Isolation of human monoclonal antibodies by mammalian cell display.
Beerli RR., Bauer M., Buser RB., Gwerder M., Muntwiler S., Maurer P., Saudan P., Bachmann MF.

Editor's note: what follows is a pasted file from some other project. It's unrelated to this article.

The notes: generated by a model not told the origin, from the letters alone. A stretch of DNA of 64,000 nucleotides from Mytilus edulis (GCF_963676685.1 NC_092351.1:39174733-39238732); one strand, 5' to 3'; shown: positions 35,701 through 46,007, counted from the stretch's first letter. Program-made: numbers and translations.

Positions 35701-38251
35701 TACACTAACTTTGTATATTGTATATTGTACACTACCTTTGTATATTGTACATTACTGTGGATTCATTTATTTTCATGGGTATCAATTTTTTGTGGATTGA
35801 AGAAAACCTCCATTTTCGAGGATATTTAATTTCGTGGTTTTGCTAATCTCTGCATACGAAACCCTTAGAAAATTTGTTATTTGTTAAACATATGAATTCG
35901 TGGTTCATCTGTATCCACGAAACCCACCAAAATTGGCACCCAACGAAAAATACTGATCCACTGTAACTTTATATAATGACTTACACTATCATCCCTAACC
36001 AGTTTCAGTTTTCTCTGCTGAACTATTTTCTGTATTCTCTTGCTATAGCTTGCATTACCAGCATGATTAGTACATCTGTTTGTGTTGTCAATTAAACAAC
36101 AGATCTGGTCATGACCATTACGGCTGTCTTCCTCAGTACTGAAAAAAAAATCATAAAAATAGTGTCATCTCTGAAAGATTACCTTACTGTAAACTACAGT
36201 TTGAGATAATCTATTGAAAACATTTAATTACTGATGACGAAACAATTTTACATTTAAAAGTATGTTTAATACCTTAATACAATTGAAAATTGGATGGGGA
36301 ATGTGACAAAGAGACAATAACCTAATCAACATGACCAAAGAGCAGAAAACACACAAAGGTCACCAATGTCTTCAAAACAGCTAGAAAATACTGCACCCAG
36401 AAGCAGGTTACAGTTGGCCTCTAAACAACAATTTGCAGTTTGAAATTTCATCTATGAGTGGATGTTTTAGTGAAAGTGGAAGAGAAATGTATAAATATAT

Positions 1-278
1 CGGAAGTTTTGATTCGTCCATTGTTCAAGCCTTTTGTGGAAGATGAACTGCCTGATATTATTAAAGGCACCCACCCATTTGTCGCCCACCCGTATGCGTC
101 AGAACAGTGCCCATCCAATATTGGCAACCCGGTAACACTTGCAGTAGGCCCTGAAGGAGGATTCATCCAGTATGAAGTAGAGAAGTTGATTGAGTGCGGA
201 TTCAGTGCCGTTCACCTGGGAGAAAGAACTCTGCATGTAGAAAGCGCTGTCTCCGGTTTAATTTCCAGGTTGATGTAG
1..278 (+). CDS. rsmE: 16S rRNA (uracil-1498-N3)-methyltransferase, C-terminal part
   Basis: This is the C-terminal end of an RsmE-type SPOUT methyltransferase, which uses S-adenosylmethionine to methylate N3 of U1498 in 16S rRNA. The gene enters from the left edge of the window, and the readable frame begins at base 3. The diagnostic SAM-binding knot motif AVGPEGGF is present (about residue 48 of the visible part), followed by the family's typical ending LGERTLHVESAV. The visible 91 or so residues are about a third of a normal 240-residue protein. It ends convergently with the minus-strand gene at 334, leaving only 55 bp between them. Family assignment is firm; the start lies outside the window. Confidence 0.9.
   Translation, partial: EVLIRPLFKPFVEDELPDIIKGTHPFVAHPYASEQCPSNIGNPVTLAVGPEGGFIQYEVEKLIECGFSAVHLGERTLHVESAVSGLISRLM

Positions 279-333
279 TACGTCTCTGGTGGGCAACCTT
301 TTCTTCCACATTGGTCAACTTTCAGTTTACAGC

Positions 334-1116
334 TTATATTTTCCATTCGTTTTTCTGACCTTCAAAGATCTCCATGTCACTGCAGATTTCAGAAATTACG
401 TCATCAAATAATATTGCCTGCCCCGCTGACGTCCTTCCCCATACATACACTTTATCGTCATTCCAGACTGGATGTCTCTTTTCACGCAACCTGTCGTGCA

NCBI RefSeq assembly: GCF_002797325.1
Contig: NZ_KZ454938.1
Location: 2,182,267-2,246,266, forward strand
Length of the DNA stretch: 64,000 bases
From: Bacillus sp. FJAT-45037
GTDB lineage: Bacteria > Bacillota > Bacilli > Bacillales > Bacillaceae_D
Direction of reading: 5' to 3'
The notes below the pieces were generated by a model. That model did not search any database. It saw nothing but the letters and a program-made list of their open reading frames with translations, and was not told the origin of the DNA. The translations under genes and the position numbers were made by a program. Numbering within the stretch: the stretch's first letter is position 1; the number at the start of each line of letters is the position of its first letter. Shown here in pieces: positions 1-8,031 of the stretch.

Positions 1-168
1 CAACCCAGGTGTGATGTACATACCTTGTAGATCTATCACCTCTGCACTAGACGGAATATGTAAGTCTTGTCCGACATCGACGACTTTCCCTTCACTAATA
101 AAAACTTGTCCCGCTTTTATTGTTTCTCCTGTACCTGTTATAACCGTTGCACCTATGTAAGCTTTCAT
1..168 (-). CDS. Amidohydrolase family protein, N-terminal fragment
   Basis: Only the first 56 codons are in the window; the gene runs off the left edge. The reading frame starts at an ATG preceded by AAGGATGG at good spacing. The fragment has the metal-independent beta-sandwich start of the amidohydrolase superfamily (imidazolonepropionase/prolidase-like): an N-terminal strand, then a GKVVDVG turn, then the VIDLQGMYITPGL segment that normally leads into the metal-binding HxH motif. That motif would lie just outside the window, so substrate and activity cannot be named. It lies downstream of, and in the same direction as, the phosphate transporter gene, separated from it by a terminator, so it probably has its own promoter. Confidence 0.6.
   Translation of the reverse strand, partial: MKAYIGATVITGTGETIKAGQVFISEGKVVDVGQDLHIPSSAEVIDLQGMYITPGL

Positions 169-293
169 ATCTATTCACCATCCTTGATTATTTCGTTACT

Due to their low immunogenicity in patients, humanized or fully human mAbs are becoming increasingly important for the treatment of a growing number of diseases, including cancer, infections, and immune disorders. Here, we describe a technology allowing for the rapid isolation of fully human mAbs. In contrast to previously described methods, B cells specific for an antigen of interest are directly isolated from peripheral blood mononuclear cells (PBMC) of human donors. Recombinant, antigen-specific single-chain Fv (scFv) libraries are generated from this pool of B cells and screened by mammalian cell surface display by using a Sindbis virus expression system. This method allows isolating antigen-specific antibodies by a single round of FACS. The variable regions (VRs) of the heavy chains (HCs) and light chains (LCs) are isolated from positive clones and recombinant fully human antibodies produced as whole IgG or Fab fragments. In this manner, several hypermutated high-affinity antibodies binding the Qbeta virus like particle (VLP), a model viral antigen, as well as antibodies specific for nicotine were isolated. All antibodies showed high expression levels in cell culture. The human nicotine-specific mAbs were validated preclinically in a mouse model. Thus, the technology presented here allows for rapid isolation of high-affinity, fully human antibodies with therapeutic potential from human volunteers.